In the not-too-distant future, we are going to finally stop hearing about Test-Driven Development. And by this, of course, I mean that the “Test-Driven” part of Development will just be assumed, because everybody will be writing code that way. In the meantime, you and your team can either be ahead of the curve or not.
Here’s why I’m so sure.
TDD takes less time.
You heard me. Less. But how could this be? Writing unit tests every time we write code basically means we have to produce twice as much code, right?
Yes, tests are additional code that must be written, usually in a one-to-one ratio with the production code. But to argue that twice the lines of code takes twice the time to produce is short-sighted–it only makes sense if you see your development team as the typing pool.
We do not type for a living. We define patterns in logic and data, and wire them together to build tools that people can use. And the fewer lines of code we use to do this, the better we are at our job. You don’t measure productivity by lines of code, do you? Then why would you estimate development work using the same broken thinking?
The measurable output of software development is functionality. Features. And features get done (and stay done) faster when we have confidence that the components involved are chewing gum and kicking butt. The test-first approach gives us this confidence.
It also, incidentally, yields less production code per feature. If you’re into that sort of thing. More on that in a second.
TDD keeps developers focused.
Do you want to talk productivity? Let’s talk productivity.
Every person who has ever gotten things done ever has had one essential tool in common: a to-do list. When we write tasks down, we are extracting them from the soggy, unreliable twerkfest in our head, and transforming them into an unflinching list of verbs. Only then can we stop treading water in an ocean of distractions and make a beeline for our next action.
If you have done TDD enough to warrant having an opinion on it at all, you know that writing a unit test before you’ve written the production code that makes it pass is exactly like writing something down on a to-do list and then doing it. Defining the next action in this way keeps us on task in the face of the deeply complex series of steps it often takes to implement a software feature.
Remember when I said that using TDD leads to less production code? This is due to the focusing effect that writing a test, and then making that test pass, has. We’re just oscillating between the red and green–there’s no step for gold-plated YAGNI in that workflow. Defining a new test every few minutes gets us in the habit of questioning, frequently, whether what we’re coding is actually called for by the feature.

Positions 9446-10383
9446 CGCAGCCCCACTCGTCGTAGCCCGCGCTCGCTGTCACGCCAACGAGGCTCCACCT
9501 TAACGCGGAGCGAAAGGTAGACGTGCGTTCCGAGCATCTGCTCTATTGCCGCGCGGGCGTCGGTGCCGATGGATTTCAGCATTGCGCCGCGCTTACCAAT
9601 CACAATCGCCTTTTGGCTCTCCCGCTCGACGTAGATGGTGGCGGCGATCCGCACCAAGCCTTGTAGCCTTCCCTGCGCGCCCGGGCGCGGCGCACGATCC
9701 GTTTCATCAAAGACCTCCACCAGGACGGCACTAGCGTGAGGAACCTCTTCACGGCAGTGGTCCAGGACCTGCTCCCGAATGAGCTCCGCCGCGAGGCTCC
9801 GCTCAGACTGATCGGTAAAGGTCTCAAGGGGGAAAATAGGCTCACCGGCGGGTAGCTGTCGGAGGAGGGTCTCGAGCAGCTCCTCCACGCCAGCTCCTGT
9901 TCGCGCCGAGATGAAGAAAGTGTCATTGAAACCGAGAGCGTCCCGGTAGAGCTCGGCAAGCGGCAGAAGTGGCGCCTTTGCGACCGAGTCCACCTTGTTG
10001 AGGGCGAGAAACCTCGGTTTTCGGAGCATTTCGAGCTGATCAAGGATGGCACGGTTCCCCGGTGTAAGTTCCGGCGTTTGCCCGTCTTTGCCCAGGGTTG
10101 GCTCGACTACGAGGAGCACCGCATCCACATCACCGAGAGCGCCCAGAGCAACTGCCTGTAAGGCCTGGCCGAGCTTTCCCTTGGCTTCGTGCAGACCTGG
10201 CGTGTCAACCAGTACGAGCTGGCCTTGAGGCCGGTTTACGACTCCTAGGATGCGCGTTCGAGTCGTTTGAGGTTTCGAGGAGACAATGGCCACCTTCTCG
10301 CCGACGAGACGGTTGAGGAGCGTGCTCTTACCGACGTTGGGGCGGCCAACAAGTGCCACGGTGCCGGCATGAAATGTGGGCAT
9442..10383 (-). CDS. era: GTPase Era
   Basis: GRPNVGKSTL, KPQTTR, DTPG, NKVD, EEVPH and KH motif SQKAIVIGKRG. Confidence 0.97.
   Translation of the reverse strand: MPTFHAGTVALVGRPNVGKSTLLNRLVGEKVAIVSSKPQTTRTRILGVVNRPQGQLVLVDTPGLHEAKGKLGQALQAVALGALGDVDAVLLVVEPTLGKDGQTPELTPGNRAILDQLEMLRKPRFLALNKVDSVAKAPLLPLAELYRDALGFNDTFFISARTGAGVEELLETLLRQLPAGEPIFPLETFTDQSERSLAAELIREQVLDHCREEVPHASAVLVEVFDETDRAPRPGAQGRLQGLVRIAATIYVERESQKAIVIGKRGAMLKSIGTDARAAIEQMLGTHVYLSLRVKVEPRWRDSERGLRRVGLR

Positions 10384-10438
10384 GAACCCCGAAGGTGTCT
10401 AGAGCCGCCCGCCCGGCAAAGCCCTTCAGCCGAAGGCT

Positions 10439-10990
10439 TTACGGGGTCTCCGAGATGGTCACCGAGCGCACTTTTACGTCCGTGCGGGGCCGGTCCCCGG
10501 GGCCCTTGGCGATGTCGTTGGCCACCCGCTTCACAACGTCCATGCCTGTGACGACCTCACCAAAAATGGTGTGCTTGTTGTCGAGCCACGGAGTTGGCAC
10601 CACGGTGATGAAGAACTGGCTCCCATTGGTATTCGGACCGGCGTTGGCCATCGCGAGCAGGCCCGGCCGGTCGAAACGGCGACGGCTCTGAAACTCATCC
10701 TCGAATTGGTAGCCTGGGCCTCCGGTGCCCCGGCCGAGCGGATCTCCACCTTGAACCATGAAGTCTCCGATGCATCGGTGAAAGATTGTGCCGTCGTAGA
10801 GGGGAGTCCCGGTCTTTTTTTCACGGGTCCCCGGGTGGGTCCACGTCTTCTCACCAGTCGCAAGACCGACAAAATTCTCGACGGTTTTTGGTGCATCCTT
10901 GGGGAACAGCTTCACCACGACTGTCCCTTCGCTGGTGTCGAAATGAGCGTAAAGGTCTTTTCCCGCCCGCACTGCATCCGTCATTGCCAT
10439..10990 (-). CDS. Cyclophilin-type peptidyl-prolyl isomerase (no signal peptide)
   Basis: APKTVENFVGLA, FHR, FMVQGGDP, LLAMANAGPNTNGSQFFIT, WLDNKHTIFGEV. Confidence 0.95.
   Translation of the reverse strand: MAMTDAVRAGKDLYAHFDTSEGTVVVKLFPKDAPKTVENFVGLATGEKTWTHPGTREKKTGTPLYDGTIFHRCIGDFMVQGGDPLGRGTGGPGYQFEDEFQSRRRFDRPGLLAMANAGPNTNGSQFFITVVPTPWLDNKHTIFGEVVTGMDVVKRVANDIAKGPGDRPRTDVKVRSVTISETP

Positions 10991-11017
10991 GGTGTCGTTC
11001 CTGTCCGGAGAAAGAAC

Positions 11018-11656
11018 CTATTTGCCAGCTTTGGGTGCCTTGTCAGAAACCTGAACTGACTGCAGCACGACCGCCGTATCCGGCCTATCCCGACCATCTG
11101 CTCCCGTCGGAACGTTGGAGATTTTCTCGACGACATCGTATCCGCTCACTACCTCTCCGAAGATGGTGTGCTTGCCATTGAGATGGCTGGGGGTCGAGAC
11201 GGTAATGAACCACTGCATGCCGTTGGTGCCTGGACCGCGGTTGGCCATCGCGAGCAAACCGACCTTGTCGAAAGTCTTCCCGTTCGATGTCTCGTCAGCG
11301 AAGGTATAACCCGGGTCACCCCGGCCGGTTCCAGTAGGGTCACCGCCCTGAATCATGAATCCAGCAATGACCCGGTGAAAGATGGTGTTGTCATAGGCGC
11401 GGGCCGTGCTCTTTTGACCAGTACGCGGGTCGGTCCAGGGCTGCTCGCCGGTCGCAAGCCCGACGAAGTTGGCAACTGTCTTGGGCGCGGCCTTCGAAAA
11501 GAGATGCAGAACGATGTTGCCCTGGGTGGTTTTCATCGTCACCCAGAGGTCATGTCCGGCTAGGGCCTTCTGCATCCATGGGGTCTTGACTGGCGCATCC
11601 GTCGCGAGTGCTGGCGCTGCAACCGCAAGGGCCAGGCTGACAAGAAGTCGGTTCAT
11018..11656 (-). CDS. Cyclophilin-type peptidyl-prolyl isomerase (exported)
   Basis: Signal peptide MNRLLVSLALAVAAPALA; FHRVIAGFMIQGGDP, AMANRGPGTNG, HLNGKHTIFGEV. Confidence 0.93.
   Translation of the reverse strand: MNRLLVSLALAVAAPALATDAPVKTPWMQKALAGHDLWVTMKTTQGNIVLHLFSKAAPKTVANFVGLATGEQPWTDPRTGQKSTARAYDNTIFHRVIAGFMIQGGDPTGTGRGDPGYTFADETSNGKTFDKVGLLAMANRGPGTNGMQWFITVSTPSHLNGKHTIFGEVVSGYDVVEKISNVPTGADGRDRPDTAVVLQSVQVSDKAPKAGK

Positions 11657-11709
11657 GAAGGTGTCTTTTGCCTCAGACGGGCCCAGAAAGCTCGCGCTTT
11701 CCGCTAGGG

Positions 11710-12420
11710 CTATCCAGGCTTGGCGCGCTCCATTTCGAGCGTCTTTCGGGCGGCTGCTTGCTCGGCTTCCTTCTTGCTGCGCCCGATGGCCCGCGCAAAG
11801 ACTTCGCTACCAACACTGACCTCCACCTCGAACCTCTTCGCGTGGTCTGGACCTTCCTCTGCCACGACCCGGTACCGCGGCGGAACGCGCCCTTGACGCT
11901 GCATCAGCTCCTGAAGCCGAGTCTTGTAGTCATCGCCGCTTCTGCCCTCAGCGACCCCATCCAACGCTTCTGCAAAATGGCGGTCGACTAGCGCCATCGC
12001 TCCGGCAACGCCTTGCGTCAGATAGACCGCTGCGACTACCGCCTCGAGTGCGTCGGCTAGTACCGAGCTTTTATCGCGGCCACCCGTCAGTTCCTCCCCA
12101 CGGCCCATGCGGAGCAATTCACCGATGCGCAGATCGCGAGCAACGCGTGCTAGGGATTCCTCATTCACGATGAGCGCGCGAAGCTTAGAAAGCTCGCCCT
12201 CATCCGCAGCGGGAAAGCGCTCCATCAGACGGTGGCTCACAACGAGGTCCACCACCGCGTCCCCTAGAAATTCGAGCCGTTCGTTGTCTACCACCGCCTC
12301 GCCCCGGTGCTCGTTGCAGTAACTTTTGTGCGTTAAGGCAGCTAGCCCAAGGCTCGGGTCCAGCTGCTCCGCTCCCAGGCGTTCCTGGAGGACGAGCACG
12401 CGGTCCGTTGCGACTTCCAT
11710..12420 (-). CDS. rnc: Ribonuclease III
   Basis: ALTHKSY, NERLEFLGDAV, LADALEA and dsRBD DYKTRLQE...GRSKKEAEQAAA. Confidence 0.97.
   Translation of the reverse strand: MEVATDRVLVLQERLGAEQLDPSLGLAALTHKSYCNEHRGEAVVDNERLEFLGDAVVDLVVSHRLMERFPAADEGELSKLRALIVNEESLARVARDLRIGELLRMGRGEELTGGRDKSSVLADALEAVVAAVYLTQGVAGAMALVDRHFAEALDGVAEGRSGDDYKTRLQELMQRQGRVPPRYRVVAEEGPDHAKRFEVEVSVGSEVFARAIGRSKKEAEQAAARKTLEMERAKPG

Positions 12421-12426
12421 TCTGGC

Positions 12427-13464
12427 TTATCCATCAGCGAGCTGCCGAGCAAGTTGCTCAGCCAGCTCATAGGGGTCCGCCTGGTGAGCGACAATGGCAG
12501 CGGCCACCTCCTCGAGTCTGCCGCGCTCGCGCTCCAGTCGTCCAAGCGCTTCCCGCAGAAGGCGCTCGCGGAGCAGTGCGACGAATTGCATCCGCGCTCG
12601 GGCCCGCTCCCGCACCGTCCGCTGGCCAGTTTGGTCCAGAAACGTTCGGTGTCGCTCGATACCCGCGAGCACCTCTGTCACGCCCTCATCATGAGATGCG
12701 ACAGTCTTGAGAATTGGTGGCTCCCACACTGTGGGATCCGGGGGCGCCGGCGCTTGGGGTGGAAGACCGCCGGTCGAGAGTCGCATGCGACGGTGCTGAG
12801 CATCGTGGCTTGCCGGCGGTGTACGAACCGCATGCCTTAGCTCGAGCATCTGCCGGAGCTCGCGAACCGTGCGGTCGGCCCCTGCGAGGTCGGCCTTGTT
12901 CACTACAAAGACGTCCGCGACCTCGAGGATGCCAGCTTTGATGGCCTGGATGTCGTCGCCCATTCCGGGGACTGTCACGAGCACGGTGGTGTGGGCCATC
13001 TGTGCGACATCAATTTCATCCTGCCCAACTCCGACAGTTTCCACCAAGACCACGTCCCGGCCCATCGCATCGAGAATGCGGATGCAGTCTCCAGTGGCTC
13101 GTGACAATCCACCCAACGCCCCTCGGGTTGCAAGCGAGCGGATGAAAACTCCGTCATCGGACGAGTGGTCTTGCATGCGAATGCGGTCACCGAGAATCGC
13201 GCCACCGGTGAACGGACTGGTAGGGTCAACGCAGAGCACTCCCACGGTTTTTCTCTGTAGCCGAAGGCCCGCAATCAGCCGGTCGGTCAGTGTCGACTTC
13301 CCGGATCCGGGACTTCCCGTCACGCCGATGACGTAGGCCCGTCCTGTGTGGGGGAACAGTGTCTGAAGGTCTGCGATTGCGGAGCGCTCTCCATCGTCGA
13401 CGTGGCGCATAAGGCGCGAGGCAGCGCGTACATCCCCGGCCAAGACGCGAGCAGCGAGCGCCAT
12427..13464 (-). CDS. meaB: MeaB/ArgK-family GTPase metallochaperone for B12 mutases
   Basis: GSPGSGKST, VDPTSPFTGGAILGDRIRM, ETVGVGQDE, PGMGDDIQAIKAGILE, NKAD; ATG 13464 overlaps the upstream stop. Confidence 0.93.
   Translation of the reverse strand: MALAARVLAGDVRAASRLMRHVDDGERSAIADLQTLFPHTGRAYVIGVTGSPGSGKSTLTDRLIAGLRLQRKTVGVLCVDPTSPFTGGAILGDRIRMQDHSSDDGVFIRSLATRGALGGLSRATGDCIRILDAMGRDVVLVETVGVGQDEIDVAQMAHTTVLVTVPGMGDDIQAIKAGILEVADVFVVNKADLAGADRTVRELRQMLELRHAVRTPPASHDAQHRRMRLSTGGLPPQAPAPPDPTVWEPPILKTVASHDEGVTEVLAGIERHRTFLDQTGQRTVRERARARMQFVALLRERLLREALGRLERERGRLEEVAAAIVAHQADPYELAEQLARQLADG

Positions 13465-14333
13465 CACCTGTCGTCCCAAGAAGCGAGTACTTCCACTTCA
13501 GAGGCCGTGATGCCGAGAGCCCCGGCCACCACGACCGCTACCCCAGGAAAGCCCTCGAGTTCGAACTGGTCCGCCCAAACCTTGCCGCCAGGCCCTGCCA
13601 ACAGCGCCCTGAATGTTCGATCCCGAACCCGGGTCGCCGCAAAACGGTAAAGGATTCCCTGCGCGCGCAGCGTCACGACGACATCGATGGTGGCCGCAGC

TDD more than pays for itself.
The time required for functionally comparable development tasks is not linear over the life of a project. A rigor mortis sets in as the codebase grows, because every decision made by every nerd on every line of code narrows the number of choices that the next nerd can make. But if our code is protected from regression and organized well (say, by being wrapped in a cozy, cozy blanket of unit tests woven during development), this harsh curve flattens out.
Initially, while we are still learning and forming the TDD habit, development time may increase on the order of ten to twenty percent. Do not panic. This is usually where the developer (or manager of the micro- variety) gets nervous and start skipping the test-first thing, thinking that this will speed things along. We settle back into our old habits, entropy sets in, and any benefit that could have been had from TDD is lost.
But if we hang on tight through this dip and let the habit take hold, our estimates swing back to their normal size, and we notice that the only thing inflating them in the first place was a learning curve.
By keeping the code focused, protected, and consistent, TDD can drastically cut development, testing, and debugging time over the lifespan of an application. It is fragile and unmaintainable code, undetected bugs, and unforeseen design issues that cause a project to miss deadlines and blow budgets; not an up-front investment in quality and morale.
“TDD” will just become “D”.
When you get your head around the discipline of TDD, and the return on investment to be had from rocking it, it becomes difficult to see a future in which nerds and non-nerds alike don’t get behind it. Until then, teams of sad coders everywhere will keep chasing the short-term gains of Debug-Later Programming, emitting reams of sad, unsustainable code, and generally doing things that sad people do.
I mean, probably.